Vacuum Excavation: The Roots of SoftDig®
SoftDig® vacuum excavation roots go back to 1959 when one of our founders helped design one of the first SoftDig® vacuum excavation trucks. Today, our state-of-the-art fleet of vacuum excavation trucks provide the Mid-Atlantic and Texas with low impact, minimally invasive, excavation services. Vacuum excavation is done for a variety of reasons, including clearing bore holes prior to geotechnical drilling, trenching around structures and utilities that must be protected from normal excavation, and to expose the utility in order to retrieve utility depth measurements and data of that nature.
How Vacuum Excavation Works
SoftDig® vacuum excavation trucks utilize a truck-mounted compressor/vacuum system that simultaneously compresses air, shooting it through a lance to loosen the soil, and sucks the dislodged debris through a vacuum system. The dual-purpose system allows SoftDig® to disturb the least amount of soil necessary, and replace the excavated soil as efficiently as possible. The process allows SoftDig® to deliver necessary location/position data to clients (necessary for ASCE 38-02 Quality “A” SUE services), while leaving only a marginal footprint at the job site. The same process is used in hydro-vacuum excavation, which replaces compressed air with jetting water.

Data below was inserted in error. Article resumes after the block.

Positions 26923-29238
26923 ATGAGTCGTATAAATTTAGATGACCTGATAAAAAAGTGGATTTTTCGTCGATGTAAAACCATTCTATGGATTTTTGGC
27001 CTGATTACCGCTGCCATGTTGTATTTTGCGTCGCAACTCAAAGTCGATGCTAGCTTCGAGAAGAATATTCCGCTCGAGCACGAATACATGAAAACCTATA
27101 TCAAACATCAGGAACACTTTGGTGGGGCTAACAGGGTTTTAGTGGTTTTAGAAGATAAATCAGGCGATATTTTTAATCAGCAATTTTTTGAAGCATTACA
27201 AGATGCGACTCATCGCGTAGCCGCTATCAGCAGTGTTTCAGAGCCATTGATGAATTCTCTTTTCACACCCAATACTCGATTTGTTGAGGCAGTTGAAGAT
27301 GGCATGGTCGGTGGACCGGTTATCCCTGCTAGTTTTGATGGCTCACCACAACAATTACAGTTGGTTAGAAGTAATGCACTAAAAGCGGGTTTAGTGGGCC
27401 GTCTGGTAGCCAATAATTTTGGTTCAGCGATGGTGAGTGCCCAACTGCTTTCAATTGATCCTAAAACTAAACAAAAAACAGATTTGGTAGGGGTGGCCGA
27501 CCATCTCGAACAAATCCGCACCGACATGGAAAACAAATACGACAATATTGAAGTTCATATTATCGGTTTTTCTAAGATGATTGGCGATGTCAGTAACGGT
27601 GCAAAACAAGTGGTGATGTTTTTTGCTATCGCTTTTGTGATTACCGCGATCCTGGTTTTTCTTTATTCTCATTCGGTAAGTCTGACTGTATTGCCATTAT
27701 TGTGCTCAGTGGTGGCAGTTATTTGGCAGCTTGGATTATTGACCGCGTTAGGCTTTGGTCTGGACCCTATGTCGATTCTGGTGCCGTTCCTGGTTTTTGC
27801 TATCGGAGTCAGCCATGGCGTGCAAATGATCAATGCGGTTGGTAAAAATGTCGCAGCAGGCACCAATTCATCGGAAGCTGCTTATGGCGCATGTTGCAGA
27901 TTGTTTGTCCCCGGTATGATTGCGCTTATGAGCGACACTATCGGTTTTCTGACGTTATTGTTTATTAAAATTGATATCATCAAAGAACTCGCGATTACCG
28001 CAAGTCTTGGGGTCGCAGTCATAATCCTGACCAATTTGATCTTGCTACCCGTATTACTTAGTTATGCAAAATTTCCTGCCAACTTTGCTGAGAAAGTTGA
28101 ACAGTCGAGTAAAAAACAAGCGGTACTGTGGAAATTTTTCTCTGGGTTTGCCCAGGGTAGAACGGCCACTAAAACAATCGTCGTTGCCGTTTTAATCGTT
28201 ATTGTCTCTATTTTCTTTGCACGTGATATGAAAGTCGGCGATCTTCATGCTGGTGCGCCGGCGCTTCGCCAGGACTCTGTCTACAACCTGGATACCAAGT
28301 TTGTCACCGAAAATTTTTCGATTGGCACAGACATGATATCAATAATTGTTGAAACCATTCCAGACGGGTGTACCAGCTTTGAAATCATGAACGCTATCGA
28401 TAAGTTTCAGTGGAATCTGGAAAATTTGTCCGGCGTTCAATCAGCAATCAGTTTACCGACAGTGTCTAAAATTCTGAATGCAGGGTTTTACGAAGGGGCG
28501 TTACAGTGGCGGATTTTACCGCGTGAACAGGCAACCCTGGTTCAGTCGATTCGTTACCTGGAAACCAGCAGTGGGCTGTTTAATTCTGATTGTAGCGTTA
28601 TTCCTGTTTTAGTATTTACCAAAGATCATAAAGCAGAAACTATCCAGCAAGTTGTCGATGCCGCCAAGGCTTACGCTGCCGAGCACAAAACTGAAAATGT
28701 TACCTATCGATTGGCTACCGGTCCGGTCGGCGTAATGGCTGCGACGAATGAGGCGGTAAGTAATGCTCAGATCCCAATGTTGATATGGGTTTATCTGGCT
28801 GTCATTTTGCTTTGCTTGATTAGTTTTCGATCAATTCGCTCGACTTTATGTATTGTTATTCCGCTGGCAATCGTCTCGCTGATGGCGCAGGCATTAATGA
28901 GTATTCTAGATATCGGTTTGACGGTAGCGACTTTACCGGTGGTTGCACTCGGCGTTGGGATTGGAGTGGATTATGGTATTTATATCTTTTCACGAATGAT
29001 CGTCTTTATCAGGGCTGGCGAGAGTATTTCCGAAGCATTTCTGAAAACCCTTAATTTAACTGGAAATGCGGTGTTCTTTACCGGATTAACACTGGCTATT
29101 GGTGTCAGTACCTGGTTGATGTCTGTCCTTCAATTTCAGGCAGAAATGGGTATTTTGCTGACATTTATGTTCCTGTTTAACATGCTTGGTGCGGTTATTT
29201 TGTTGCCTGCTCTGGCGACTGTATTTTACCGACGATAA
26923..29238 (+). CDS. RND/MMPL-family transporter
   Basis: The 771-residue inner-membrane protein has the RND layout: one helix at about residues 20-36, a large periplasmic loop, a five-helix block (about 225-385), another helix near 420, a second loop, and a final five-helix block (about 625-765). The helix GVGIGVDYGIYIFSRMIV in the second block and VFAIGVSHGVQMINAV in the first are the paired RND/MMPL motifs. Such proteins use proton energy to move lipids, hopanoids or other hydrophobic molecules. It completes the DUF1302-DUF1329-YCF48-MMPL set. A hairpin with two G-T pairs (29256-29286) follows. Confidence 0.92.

Precision Trenching with Vacuum Excavation
For clearing areas prior to installing pier shafts for above-ground pipe or conduit racks
Done instead of or prior to excavating with heavy machinery for the installation of pipelines, conduits or cables
A perimeter trench used to provide engineering data about subsurface utilities in a given area
To verify subsurface clearances prior to the installation of pole foundations for light poles or traffic signals
Used to determine clearances above, below and between subsurface utilities at critical junctions for directional drilling
A safe way to uncover buried pipeline valves or sections of buried pipe for point repair operations